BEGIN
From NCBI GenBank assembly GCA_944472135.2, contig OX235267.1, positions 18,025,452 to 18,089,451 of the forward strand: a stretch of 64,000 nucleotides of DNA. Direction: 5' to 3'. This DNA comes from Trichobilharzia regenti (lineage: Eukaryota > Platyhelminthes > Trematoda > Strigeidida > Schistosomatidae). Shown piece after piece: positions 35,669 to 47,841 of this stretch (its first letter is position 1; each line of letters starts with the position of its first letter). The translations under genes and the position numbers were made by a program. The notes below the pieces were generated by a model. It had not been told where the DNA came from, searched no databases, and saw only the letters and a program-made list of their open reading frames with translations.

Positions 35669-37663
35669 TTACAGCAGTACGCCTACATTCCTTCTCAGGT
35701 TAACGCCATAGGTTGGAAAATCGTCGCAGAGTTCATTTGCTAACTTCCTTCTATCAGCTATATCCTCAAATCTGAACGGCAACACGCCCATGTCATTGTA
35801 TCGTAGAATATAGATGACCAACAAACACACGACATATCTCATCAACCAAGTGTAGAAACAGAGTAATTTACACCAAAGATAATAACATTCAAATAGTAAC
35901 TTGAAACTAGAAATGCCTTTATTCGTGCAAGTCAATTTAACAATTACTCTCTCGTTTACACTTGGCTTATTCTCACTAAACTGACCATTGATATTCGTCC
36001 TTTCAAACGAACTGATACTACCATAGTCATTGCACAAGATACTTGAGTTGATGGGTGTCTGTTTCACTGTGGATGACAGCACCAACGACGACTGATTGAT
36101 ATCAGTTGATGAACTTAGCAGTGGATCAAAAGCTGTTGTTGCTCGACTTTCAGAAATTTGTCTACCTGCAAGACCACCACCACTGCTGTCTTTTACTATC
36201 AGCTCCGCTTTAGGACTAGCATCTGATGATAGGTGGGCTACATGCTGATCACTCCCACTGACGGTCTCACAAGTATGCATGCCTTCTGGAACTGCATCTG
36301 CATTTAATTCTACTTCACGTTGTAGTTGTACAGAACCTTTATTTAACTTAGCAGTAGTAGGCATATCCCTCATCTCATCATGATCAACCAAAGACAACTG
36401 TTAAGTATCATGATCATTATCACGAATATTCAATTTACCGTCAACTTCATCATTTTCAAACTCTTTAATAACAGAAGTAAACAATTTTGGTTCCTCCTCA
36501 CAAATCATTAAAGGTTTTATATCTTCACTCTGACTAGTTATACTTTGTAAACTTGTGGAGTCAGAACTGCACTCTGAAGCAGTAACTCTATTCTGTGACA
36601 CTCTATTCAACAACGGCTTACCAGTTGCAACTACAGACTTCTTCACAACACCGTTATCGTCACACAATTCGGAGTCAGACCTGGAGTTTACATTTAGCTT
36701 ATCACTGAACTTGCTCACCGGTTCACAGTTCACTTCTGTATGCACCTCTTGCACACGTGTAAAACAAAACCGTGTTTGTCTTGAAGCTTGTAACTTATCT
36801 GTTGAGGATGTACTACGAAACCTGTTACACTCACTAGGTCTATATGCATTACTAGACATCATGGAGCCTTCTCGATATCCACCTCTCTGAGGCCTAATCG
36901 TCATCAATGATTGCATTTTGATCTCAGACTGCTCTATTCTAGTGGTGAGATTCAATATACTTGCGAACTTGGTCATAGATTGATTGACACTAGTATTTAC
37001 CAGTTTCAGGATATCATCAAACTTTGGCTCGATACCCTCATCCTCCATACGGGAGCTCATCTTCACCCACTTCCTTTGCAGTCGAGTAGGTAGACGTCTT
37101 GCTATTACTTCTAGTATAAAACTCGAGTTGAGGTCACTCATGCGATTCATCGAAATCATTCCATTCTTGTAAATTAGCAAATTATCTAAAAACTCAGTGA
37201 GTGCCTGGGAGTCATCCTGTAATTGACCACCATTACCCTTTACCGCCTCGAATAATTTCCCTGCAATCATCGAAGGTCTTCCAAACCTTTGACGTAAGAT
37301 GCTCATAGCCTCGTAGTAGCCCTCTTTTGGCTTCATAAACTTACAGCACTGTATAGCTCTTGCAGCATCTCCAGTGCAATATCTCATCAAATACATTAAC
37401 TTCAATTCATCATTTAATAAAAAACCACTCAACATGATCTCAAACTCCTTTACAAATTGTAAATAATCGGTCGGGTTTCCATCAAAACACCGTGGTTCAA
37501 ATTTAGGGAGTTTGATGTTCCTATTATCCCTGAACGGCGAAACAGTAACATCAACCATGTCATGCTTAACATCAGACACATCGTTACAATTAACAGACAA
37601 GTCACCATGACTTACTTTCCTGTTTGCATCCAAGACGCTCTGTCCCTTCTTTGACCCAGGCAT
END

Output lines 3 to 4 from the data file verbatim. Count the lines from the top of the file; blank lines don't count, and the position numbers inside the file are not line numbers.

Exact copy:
35669 TTACAGCAGTACGCCTACATTCCTTCTCAGGT
35701 TAACGCCATAGGTTGGAAAATCGTCGCAGAGTTCATTTGCTAACTTCCTTCTATCAGCTATATCCTCAAATCTGAACGGCAACACGCCCATGTCATTGTA